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China: Property Sector Troubled, Clouding Recovery

Excess leverage in China’s housing sector poses potential systemic risk, but the nature of China’s financial architecture makes a broader crisis unlikely. Chinese policymakers, for instance, have a wide array of tools to distribute financial pain across balance sheets. In addition, the government is rolling out policies to support housing demand and affordability. However, these measures may not mitigate the loss of housing as a major growth engine for China.

This piece is the first of a series on China that will explore the country’s property sector, GDP growth conundrum and geopolitical constraints going forward.

Head of Macro Policy Research

In August 2020, the government of China released regulatory guidelines, colloquially referred to as the ‘Three Red Lines’, for housing developers. These guidelines set out three different limits on developers’ leverage and aimed to curtail systemic risk. The regulations have been highly successful, but the success came at the cost of throttling the housing sector and kindling a potential financial crisis. After the principles were introduced, several highly indebted developers (notably Evergrande) began to struggle to service debt and the sector witnessed a severe slowdown.

In most economies, the risk would be that developers would default on loans, with non-performing assets rising rapidly on bank balance sheets, possibly collapsing over-concentrated loan portfolios and the contagion spreading via other creditors in the system.

This is less of a concern in China, where the government has extensive direct and indirect control over lenders as well as lenders’ creditors. Policymakers can therefore step in and impose debt restructuring terms through several different channels and manage to distribute losses without sparking systemic contagion. This applies to developers, banks as well as local governments and their financing vehicles – the net effect resulting in containment of any escalation in financial crisis.

Economic Effects Could Still be Severe

The same cannot be said of the economic effects though, where the loss of housing as a growth motor will continue to weigh on the Chinese economy. Real estate constitutes roughly a quarter of China’s GDP, with about two-thirds of that directly tied to construction activity. Furthermore, Chinese households also hold majority of their personal wealth in domestic real estate.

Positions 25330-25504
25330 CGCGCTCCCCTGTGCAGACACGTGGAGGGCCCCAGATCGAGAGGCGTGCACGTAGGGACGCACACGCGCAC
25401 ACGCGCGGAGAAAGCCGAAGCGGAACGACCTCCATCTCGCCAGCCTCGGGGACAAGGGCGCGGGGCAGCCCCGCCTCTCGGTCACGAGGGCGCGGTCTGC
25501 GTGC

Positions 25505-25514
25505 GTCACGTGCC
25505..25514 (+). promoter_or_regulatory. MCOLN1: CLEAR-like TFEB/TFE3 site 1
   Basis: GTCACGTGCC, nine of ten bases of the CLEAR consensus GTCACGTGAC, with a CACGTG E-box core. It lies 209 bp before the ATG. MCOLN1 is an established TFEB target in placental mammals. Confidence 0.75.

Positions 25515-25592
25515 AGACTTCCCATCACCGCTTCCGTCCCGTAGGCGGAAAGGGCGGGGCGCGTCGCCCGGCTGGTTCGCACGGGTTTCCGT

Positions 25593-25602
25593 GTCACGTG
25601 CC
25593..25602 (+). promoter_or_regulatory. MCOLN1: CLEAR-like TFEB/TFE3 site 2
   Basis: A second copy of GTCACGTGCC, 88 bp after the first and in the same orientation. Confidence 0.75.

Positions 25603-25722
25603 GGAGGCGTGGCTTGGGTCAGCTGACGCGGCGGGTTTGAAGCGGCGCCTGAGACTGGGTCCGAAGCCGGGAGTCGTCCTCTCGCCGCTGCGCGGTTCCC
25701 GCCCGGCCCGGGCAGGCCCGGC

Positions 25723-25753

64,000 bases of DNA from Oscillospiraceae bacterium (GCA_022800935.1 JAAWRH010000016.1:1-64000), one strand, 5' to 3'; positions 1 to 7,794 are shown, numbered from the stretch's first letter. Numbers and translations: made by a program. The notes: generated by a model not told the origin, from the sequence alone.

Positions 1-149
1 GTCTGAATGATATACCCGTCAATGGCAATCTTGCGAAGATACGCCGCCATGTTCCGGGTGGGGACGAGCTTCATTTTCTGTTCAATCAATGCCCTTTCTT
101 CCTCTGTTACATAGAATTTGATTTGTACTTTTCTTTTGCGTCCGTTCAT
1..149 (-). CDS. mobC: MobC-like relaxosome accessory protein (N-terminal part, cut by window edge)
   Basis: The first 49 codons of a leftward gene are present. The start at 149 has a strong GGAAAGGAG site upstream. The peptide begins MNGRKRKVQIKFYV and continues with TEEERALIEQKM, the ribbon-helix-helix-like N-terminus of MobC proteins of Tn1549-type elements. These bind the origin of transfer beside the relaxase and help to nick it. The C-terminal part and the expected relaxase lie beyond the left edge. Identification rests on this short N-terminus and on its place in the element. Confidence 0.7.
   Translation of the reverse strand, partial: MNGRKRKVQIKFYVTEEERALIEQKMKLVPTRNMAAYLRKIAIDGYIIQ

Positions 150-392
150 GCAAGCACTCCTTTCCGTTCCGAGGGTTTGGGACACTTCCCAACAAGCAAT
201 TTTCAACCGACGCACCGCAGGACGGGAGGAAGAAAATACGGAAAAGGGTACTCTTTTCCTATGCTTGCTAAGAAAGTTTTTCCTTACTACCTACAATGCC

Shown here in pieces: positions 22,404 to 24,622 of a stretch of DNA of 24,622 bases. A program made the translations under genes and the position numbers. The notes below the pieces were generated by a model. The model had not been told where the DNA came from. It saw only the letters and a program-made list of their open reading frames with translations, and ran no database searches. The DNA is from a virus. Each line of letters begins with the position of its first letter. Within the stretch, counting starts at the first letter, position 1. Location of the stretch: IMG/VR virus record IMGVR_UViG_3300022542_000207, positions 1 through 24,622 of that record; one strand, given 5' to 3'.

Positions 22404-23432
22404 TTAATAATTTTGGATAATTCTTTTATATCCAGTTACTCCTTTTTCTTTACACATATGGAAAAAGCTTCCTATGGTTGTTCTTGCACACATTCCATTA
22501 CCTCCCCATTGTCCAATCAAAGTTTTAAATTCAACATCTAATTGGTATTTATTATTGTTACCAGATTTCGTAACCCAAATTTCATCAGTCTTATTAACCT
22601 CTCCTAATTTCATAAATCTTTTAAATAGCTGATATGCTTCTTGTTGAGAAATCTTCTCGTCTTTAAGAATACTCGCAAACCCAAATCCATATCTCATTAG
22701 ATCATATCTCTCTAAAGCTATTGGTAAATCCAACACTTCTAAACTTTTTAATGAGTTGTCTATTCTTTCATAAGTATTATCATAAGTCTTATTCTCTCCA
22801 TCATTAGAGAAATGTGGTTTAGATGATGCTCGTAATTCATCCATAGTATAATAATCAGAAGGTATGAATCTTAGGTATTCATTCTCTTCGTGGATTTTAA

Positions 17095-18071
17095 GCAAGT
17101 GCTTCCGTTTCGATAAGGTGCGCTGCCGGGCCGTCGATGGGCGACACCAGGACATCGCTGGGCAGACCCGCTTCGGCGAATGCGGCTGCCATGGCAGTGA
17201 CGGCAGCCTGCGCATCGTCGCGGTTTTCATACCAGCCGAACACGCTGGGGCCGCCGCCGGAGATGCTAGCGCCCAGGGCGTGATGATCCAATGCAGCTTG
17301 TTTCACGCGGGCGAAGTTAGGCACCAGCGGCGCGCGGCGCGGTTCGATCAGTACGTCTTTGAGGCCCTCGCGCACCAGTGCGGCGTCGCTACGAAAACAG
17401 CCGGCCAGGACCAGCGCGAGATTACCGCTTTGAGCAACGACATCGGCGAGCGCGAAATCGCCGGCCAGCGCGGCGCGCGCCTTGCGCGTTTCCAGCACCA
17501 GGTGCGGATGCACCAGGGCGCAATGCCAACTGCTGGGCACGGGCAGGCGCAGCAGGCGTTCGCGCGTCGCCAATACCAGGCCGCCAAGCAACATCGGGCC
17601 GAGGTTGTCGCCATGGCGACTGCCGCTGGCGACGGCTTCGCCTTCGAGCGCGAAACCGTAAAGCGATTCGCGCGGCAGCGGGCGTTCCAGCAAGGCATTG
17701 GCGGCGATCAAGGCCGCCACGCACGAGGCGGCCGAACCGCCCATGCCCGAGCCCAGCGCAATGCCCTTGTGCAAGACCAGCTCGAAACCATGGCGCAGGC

The combination of the slowdown and lower prices should mean a direct drop in construction activity and a negative wealth effect for Chinese households. This contributed to the weak economic growth in 2023, despite the post-pandemic reopening dynamic. Looking ahead, we expect the property sector to stabilize, with the contraction in residential investment to end over the course of 2024 (Figure 1).

The government has also lowered borrowing costs for new mortgage holders and eased conditions for property purchases in major cities. While these measures should help revive some of the lost demand, housing may still remain as a zero-growth industry in the foreseeable future.

As far as the pace of urbanization is concerned, China has followed its East Asian neighbors closely. The country’s urbanization process has yet to peak, so the current supply overhang should probably still service unmet demand in coming years. However, the peak is also not far away, which means the rapid pace of urban construction should settle down at much lower rates – the growth curve should start to flatten a lot at this point (Figure 2).

In Conclusion

China’s real estate has the potential to precipitate a financial crisis, but the specific nature of the economy’s financial structure should mean a contagion will likely be avoided. However, real estate constitutes a quarter of China’s GDP, so the crisis will still have a far-reaching effect on China’s economy. Most importantly, the crisis in general highlights the profound challenge of China’s overreliance on investment as a GDP driver, a problem we will examine in our accompanying piece on China. In the final part of the series, we will also explore China’s geopolitical constraints – dwindling external demand and obstacles to moving up the value chain.

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